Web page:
Shemiras Halashon Halachos

Chofetz Chaim – Introduction (2)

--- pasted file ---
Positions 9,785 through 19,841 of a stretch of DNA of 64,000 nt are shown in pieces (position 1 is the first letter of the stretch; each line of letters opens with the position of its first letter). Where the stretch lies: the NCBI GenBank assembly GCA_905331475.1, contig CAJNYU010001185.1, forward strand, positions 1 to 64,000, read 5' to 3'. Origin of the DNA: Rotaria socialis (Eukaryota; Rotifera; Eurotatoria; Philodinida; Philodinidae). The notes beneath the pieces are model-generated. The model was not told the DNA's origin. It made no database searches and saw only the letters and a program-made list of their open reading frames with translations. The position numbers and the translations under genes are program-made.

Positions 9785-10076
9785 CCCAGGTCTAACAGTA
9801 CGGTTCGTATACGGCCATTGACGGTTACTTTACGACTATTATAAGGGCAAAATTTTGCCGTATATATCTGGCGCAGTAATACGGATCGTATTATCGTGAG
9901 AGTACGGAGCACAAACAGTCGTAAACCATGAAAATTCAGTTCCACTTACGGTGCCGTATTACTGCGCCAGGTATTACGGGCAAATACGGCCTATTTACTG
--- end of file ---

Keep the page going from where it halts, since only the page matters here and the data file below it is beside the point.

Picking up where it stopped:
If we investigate our ways and examine which sins are the main cause of our long exile, we will find many. However, the sin of the tongue rises above them all for many reasons: First, because this was the main cause of the exile. If so, so long as we do not emend this sin, how can there be a redemption? If this was the sin that caused the exile from our land, how much more will it prevent the return to our land! Furthermore, we know that exile was decreed upon us from the time of the sin of the spies as it says in Psalms (106:26-27): "He raised His hand to them to make them fall… among the nations and to scatter them in the lands," as Rashi explains there. Now, the spies' sin was lashon hara and if so, we must emend this sin before the redemption. Also, we find explicitly that this sin causes Israel to be subject to harsh servitude, for it says in parshas Shemos (2:1), "Indeed, the matter is known." Furthermore, the Midrash Raba explicitly states (Devarim Raba 6:14): The Holy One said – In this world, because there was evil report among you I removed My Divine Presence from among you, but in the future to come, etc." Also, the verse clearly states in parshas Beracha (Devarim 33:5): "There will be a king in Yeshurun when the heads of the nation gather; together the tribes of Israel." And Rashi explains that when will there be a king in Yeshurun? Only when the tribes of Israel are together and not in disparate groups, and it is known that this comes about through lashon hara. Besides, how can we receive Hashem's blessings that we yearn for, if we are habituated to this sin? Is there not an explicit curse regarding this in the Torah (Devarim 27:24), "Cursed be he who strikes his fellow in secret," which is speaking of lashon hara, besides the other curses mentioned there. In addition, we know from the Gemara in Erchin (15b), that this sin is limitless in extent to the point that they say one who transgresses it denies a principle of faith, heaven forefend. And the Yerushalmi in Pe'ah (1:1) states that a person is punished for this sin in this world and the main punishment is reserved for the world to come. See later in the opening and in my book, Shmiras Halashon, where we cite all the passages of the Shas, Midrash, and Zohar that touch on this subject. If someone looks and ponders well over them, his hair will rise at the greatness of this sin.